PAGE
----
• consumers and their business billers that are not currently supported by Direct Debit, such as many small and medium businesses who are not extended Direct Debit capability by their bank forcing them to more expensive methods of collecting payment such as cards, PayPal and GoCardless; 
  • those businesses who have customers who are uncomfortable signing up to monthly inflexible money leaving their account and whom therefore often suffer premium prices because of their resistance to Direct Debit, those consumers who may have lumpy, low and/or unpredictable incomes; and
  • consumers who can afford it but just want more oversight and control over their money, which is not such an unreasonable desire.  

So ‘What’s in it for me’ – WIIFM, for both sides of the transaction?


For business billers:

  • recurring payment mandates can be set up and used immediately in real-time as soon as the end-customer has provided their own bank authenticated authorisation, allowing the business to start the underlying service in the knowledge that the first payment has been irrevocably made with the active approval of their end-customer; 
  • provided the end-customer remains content, and the recurring attempts to take payment are consistent with the agreement entered into between the business and consumer, the business can collect future payments on demand and in real-time; 
  • the business biller can be confident that the agreement they’ve entered into with the payer  has been set up and authorised by their end-customer and that they are not the victim of a payment fraud;
  • if the end-customer adjusts their VRP agreement or moves from automated to ‘ask me before paying’ operation, while the biller may not receive payment immediately, they do not need to re-establish the payment authority with their customer and will receive payment as soon as the customer is able and willing to pay. The biller will receive real-time notification when the payment is made or declined;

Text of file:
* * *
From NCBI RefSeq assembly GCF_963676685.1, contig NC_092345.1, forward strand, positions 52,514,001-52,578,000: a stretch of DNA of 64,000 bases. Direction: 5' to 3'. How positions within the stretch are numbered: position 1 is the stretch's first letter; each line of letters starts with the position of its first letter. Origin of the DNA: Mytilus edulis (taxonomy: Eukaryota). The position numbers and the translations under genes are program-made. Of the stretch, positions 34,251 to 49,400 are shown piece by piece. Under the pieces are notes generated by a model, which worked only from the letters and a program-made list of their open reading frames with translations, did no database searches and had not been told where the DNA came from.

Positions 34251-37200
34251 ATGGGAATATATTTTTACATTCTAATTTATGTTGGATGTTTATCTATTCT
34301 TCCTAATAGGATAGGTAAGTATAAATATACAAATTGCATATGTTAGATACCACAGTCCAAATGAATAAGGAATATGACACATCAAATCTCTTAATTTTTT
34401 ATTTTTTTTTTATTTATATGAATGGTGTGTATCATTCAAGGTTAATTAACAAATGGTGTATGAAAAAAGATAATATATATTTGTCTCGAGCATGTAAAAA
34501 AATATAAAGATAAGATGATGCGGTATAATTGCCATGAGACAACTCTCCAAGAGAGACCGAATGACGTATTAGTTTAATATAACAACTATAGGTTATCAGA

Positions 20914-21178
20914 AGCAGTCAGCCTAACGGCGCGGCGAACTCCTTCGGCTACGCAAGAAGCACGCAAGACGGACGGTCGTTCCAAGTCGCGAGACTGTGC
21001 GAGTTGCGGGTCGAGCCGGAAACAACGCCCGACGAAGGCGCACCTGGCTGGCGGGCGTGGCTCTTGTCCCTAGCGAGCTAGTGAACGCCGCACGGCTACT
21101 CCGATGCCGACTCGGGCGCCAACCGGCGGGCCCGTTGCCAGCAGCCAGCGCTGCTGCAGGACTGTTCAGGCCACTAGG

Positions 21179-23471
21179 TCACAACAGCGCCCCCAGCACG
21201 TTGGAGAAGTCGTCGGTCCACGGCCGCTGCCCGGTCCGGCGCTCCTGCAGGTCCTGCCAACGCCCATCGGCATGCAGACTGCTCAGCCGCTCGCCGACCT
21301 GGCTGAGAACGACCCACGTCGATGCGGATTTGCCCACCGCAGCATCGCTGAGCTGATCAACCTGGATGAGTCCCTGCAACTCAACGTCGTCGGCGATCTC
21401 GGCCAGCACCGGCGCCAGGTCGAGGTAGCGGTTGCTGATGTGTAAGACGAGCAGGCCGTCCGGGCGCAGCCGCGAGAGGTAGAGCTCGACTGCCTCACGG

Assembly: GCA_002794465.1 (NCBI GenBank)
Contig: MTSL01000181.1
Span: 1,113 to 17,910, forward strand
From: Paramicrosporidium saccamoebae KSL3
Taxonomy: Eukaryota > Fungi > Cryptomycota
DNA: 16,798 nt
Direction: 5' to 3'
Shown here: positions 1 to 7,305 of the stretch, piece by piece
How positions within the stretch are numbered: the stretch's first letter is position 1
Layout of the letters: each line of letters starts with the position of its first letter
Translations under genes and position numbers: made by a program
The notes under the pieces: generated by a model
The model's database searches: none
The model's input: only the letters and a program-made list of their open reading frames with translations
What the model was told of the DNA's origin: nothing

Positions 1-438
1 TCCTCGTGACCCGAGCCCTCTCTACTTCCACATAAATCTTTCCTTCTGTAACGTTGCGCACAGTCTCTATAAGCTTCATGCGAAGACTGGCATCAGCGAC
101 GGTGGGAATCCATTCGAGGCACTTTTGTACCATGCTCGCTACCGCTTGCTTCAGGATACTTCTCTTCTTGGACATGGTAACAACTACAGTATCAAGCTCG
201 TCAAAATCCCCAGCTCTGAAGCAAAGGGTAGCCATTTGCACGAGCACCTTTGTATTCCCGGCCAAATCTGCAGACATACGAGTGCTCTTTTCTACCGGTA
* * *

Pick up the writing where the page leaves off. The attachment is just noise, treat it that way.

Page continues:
• if an end-customer delays payment for any reason, the biller can choose to withdraw the payment request at any time before it has been paid if it wishes to start a different business process as a result of delayed payment, for example proactively contacting the customer; and 
  • end-paying customers will have a competitive choice of providers of VRP services, not just choosing from a number of Bacs service providers offering access to the same core service. This will not only provide pricing competition but can also allow for broader feature and innovation differentiation as well.

For consumers (and SME) payers:

  • payments can only be made automatically once the end-customer has actively agreed to use the service for a particular biller (by authenticating themselves with their own bank), eliminating a common fraud route with Direct Debit where the first a consumer sees of a new Direct Debit is when money has been taken from their account. This puts the customer in control; 
  • at any time, and in real-time, an end-customer can change or cancel the mandate for a particular biller (maintaining full control of their payments), including changing from automated payment to ‘ask me before paying’. Unlike Direct Debit there is no gap of multiple working days between a mandate being changed and their bank acting on the new instructions. Also unlike Direct Debit, with VRP, the operation of payment, such as amount or frequency, or an additional top up payment, can be changed without having to fully cancel the agreement;